Among the many ironies in the world of travel is the notion that tourism can help conserve our natural resources. It doesn’t take a genius to figure out the paradox between the carbon footprint of airlines, motor vehicles, and food logistics and promoting tourism to combat global warming. Despite promoting tourism as an education strategy for biodiversity and conservation, the industry still contributes five percent of global emissions every year, according to the UNWTO. About 75 percent of this emission comes from transportation.
This contradiction is not new, and it’s precisely that reason why environmentalists get dubious when drive tourism – travel using one’s own or hired vehicle – comes to mind. Despite ecological concerns, drive tourism is an inevitable growth sector in the Philippines, just like air travel. Sales in passenger cars rose by 26 percent in 2013 and would likely maintain this double-digit hike in 2014, according to the Chamber of Automotive Manufacturers of the Philippines, Inc.
More cars require more roads. The infrastructure budget for roads needed by the tourism industry rose by 2,000 percent between 2010 and 2013. And although the National Tourism Development Plan 2011-2016 excludes drive tourism from the nine priority products of development, the DOT vowed to support drive tourism as it gains formal recognition. It “isn’t just a convocation, it is a new tourism product and we’re determined to support it in that manner,” said DOT Secretary Ramon Jimenez, Jr. during The Asia Pacific Drive Tourism Conference held in Subic on January 31 to February 2.
Would this result to greater emissions by the local tourism industry? Probably yes. But the drive tourism conference in Subic offers hope that road trips in the future would be less of a guilty pleasure.
It begins with fuel source. The European Union started mandating reduction in harmful gas emissions in 1992 when it rolled out Euro 1 as the emissions standard for new vehicles within its jurisdiction. The EU emissions standard was updated five times through 2014, all throughout requiring significant drops in nitrogen oxide (NOx) and particulate matter (PM). For instance, the allowed amount of emitted NOx and PM for diesel engines dropped from eight grams per kilowatt-hour and 0.36 g/kwh in Euro 1 (1993) to 0.46 g/kwh and 0.01 g/kwh, respectively, in Euro 6 (2014).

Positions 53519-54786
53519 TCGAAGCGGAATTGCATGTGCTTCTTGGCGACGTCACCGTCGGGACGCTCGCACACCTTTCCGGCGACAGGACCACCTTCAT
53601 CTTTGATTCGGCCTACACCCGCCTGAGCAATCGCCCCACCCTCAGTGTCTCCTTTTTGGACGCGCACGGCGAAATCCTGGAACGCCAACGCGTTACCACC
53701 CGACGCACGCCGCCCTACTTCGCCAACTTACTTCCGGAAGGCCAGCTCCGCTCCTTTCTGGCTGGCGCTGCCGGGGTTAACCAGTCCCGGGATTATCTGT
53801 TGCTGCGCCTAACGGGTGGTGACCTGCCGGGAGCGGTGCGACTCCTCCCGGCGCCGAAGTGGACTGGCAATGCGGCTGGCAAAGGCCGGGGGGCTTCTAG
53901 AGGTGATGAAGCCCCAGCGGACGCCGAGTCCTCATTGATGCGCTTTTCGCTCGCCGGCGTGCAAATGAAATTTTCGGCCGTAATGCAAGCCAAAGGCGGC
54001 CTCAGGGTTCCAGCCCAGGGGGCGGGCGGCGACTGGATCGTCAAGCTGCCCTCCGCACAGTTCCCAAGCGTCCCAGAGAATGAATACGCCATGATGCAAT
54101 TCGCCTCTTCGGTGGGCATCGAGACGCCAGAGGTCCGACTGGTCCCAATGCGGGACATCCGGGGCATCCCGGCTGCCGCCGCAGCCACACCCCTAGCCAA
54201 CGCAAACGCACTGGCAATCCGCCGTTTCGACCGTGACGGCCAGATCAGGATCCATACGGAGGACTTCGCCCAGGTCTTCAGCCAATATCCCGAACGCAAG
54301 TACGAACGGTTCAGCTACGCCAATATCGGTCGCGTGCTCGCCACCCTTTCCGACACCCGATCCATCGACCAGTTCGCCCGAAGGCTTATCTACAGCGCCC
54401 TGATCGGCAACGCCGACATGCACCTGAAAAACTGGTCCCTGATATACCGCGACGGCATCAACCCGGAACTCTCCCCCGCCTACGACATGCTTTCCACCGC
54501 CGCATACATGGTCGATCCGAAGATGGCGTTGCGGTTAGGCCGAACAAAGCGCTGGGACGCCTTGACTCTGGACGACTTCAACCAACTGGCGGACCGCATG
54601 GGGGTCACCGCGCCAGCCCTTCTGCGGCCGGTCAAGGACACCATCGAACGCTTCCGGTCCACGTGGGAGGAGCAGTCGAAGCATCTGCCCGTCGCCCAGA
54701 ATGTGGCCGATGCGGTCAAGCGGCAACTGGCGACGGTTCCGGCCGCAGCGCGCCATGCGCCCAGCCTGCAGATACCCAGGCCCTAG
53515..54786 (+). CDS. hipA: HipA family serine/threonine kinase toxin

The Philippines’ own legislations have aimed to reduce emissions by using alternative fuel. For instance, the Biofuels Act of 2006’s target was one-percent biodiesel blend in 2007, doubling this by 2009, and a five-percent bioethanol blend in 2009, increasing this to 10 percent by 2011.
But challenges in implementing the law and catching up with standards of developed countries have slowed down the momentum. The Philippines, which currently follows Euro 2 standards, is a decade behind implementing Euro 4, which by itself could “dramatically improve” the air quality in Metro Manila, according to Dr. Fernando Martinez, chairman of Independent Philippine Petroleum Companies Association.
Meanwhile, the local sugarcane industry could only supply 25 percent of domestic ethanol requirements, forcing suppliers to import and subsequently increase the price of environmentally advisable fuel. “Here is a situation where the government has used its will to pave the way to cleaner and more sustainable fuel and energy through regulation,” said Martinez. “It is now the local manufacturing that is lagging behind. It is now the local motorists that are penalized when the price of ethanol goes higher than gasoline.”
Alternative fuel such as compressed natural gas (that significantly reduces several emitted gases), auto LPG, and electricity are mainly concentrated on public vehicles, and even the government’s programs in promoting these power sources have been criticized to be lagging behind schedule and political will.
Priority is road safety
Car manufacturers and suppliers of parts admitted that there is strong pressure from the market to go green and practical. Goodyear, the tire manufacturer, implements a green strategy in its entire production chain: zero-waste program (it sells its waste) and reduction of solvent use and CO2 emissions. Meanwhile, Toyota has developed parts, accessories, and services that are free of volatile organic compounds and substances of environmental concerns in both its production and after-sales markets.
The green movement is difficult to push in a sector that still scrambles for solutions to reduce road crashes and accidents. About 1.2 million deaths and 50 million injuries are recorded each year, reported the UN. In the Subic conference, speakers either discuss about road safety or the environment, but very seldom did one touch on both. Altering current ways do raise the concern of safety.
A temporary answer to the question of environmental sustainability is paying for one’s emission. Airlines do this by planting trees or buying carbon credits from other sectors that cut emissions. Biochar is being introduced in the local scene as a form of carbon credit. The product, which comes from animal wastes, traps carbon dioxide and serves as a fertile soil for agriculture.
Between 2015 and 2017, much of the new highways in the pipeline today will open, encouraging private and rental cars to explore, with convenience, new towns and far-flung resorts. Still, critical areas of question – safety and the environment – continue to kill and injure road users and threaten places vulnerable to rising sea level. The stakes are simply too big to completely enjoy the scenery.